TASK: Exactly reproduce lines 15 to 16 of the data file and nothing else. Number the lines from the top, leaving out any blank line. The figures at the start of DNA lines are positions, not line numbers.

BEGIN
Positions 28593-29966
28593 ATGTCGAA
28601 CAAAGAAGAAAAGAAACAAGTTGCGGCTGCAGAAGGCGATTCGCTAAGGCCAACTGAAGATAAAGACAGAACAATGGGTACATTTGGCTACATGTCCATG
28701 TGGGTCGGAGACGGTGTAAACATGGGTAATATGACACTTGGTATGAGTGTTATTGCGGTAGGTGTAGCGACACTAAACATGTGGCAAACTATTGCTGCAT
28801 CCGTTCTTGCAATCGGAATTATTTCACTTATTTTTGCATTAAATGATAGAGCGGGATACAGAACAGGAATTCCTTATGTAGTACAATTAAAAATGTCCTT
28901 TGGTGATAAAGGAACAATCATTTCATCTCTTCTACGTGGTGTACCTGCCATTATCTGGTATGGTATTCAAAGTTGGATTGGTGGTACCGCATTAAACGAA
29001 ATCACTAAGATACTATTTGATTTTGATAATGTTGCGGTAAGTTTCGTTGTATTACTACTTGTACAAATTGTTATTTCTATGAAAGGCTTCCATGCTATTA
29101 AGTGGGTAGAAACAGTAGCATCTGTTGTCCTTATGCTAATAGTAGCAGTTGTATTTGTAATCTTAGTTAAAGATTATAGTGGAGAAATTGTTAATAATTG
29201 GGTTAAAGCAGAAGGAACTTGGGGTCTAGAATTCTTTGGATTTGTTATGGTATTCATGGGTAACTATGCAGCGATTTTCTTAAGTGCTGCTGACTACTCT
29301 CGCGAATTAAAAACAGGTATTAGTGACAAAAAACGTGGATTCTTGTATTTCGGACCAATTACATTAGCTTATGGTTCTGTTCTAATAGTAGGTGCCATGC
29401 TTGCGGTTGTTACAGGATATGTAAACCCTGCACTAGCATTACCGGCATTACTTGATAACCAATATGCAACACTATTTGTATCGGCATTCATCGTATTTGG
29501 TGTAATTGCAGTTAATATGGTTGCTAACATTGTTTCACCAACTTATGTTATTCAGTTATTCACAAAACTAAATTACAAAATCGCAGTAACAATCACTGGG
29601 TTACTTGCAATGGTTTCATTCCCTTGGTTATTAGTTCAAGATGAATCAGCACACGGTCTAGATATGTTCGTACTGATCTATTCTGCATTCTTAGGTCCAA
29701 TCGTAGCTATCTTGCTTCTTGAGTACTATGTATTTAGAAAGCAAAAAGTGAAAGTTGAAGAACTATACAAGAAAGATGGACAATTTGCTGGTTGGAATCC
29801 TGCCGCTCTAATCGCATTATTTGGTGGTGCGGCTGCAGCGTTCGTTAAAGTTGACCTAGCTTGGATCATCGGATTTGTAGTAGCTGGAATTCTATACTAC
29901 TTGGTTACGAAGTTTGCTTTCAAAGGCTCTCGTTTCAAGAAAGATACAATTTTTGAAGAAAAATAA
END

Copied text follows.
29801 TGCCGCTCTAATCGCATTATTTGGTGGTGCGGCTGCAGCGTTCGTTAAAGTTGACCTAGCTTGGATCATCGGATTTGTAGTAGCTGGAATTCTATACTAC
29901 TTGGTTACGAAGTTTGCTTTCAAAGGCTCTCGTTTCAAGAAAGATACAATTTTTGAAGAAAAATAA